If you’re hungry for Xbox Live Achievements, I’ve got both good and bad news. The upside is that you’ll get a good chunk of them by just playing through the game and killing lots of guards. The (very) bad news is that this is a sandbox game, which means (ugh) collectibles. Lots of them. You’ll have to scour the cities for hundreds of flags and Altair’s rivals, the Templars, in order to get all 1000 points.
Since Assassin’s Creed is an open-world game, this sort of scouring and battling might not seem like a bad thing, because the genre lets gamers do whatever they feel like. Want to push people around and start fist fights? Go right ahead. Feel like starting a panic by throwing a dead body into a group of people? Go crazy. Curious to see exactly how many guards are in the square, and all you have is your sword to do the counting? You can do that, too. People will realistically react to your actions, such as calling you crazy when you push poor people around, or even helping the guards by throwing rocks at you when you’re trying to climb.
But with a fast-paced combat system that makes you duck and counter-move frequently against hordes of enemies, you’ll grow tired of the combat very early on. Which brings me to my biggest complaint: the game doesn’t punish you for not being stealthy. I know the idea of actually wanting punishment sounds odd, but bear with me. The game is called “Assassin’s Creed,” isn’t it? I was led to believe that meant I was supposed to plan my assassinations and be the silent killer. However, every target can be killed by waving your sword above your head, running up to them and hacking them to pieces. You can then choose to either fight the horde of guards hanging around or run away and hide. Some targets even require you to hack and slash your way through waves of hapless cannon fodder to get the kill. Where’s the tact in that?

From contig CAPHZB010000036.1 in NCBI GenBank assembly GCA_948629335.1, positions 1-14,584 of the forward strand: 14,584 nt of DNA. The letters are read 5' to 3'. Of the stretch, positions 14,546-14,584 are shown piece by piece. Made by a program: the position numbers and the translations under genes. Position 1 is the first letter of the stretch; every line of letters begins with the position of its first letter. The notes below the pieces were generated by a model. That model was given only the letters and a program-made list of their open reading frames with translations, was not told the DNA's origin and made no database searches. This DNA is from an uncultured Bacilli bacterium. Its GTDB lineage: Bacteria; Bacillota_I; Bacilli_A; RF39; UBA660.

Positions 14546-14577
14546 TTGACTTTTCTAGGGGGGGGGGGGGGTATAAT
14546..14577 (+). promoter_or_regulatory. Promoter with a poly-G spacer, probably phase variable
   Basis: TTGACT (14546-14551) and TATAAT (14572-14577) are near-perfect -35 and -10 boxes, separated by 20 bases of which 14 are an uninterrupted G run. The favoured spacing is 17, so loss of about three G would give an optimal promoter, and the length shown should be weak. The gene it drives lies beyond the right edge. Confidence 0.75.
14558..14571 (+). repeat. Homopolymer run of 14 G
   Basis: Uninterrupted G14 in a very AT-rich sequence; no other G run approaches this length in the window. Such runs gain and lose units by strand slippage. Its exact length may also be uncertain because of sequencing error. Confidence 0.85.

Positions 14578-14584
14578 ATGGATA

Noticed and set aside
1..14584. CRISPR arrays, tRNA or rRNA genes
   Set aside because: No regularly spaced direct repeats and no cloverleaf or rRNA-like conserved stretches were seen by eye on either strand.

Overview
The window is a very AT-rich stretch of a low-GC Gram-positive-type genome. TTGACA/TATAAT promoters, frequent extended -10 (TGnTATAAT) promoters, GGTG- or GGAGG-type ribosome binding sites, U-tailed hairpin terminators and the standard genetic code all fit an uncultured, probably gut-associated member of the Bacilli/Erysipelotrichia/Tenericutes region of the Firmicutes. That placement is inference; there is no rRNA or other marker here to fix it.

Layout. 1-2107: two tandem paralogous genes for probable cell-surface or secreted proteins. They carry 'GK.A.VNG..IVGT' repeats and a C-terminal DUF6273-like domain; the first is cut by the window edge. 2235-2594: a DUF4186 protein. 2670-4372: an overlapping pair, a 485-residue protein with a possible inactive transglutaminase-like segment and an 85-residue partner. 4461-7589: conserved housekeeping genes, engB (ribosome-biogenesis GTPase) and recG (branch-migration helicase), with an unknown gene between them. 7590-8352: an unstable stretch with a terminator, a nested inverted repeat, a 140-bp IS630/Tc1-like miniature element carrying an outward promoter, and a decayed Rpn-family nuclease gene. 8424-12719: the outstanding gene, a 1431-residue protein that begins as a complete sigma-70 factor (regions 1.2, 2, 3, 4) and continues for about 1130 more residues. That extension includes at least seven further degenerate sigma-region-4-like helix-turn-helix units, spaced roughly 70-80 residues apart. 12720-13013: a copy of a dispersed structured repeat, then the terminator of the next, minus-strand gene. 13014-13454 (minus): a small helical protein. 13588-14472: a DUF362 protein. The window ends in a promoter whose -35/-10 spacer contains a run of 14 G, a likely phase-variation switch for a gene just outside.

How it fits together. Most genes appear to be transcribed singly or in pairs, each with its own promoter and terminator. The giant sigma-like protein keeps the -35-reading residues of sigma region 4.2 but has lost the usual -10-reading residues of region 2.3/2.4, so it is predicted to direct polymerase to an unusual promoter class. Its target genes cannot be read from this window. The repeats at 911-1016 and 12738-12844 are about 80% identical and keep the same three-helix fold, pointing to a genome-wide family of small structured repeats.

Assassin’s Creed is innovative, pretty and provides plenty of fun during the Crusades. In that nuts-and-bolts sense, it lives up to expectations. But as a finished and complete product, the actual combat and confusing story keep this game from assassinating the competition.
- Score: 8.5
- The open-world genre has never looked so good, but it could’ve played a bit more realistically given the subject matter. A few fewer Biblical references would’ve been nice, too.
— John Dempsey